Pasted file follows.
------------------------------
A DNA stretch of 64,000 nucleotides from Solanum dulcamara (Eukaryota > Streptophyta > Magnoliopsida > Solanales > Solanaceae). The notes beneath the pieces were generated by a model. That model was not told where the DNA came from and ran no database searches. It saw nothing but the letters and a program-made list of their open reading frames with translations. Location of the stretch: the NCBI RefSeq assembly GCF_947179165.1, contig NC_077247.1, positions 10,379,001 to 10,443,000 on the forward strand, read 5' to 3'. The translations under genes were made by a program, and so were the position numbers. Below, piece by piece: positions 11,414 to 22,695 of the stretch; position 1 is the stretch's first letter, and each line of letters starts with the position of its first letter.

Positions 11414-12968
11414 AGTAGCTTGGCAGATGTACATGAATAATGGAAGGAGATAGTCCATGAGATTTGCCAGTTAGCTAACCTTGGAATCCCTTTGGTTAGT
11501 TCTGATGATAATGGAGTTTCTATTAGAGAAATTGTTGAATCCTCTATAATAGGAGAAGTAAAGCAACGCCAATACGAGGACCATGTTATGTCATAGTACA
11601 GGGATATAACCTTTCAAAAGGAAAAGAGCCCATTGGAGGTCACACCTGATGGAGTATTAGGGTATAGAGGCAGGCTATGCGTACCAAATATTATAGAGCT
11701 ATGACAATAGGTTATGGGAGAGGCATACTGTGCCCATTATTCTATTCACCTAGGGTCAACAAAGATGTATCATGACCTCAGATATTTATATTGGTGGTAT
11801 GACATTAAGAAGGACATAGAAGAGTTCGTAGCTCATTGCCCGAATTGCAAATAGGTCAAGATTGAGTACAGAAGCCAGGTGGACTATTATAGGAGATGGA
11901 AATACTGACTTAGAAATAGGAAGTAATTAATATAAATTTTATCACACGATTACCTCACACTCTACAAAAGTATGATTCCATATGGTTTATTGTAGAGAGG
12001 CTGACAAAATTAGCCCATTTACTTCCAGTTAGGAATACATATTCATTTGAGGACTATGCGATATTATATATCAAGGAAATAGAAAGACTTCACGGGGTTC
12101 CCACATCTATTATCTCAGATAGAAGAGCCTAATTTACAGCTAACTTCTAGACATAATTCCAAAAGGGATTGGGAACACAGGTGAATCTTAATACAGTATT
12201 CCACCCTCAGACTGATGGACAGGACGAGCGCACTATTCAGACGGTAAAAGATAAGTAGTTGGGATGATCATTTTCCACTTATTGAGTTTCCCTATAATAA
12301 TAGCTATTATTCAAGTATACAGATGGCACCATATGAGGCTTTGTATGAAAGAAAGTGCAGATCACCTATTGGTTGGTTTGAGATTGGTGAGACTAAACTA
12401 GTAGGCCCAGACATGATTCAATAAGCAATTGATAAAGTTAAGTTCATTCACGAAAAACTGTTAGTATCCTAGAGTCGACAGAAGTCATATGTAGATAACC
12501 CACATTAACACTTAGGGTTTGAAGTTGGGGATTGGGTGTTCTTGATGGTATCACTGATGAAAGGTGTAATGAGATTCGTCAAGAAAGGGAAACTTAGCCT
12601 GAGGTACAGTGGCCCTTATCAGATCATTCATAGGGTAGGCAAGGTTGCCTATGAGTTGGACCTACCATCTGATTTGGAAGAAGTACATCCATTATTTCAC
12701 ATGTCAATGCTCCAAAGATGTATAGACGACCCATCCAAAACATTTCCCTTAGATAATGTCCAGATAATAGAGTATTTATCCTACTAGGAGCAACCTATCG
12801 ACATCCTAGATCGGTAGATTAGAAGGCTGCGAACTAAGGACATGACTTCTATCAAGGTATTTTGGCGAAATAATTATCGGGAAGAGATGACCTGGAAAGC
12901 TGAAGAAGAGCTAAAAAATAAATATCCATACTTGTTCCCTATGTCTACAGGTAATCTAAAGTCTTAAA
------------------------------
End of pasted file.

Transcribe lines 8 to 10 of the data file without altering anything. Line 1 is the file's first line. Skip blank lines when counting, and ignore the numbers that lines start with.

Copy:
11901 AATACTGACTTAGAAATAGGAAGTAATTAATATAAATTTTATCACACGATTACCTCACACTCTACAAAAGTATGATTCCATATGGTTTATTGTAGAGAGG
12001 CTGACAAAATTAGCCCATTTACTTCCAGTTAGGAATACATATTCATTTGAGGACTATGCGATATTATATATCAAGGAAATAGAAAGACTTCACGGGGTTC
12101 CCACATCTATTATCTCAGATAGAAGAGCCTAATTTACAGCTAACTTCTAGACATAATTCCAAAAGGGATTGGGAACACAGGTGAATCTTAATACAGTATT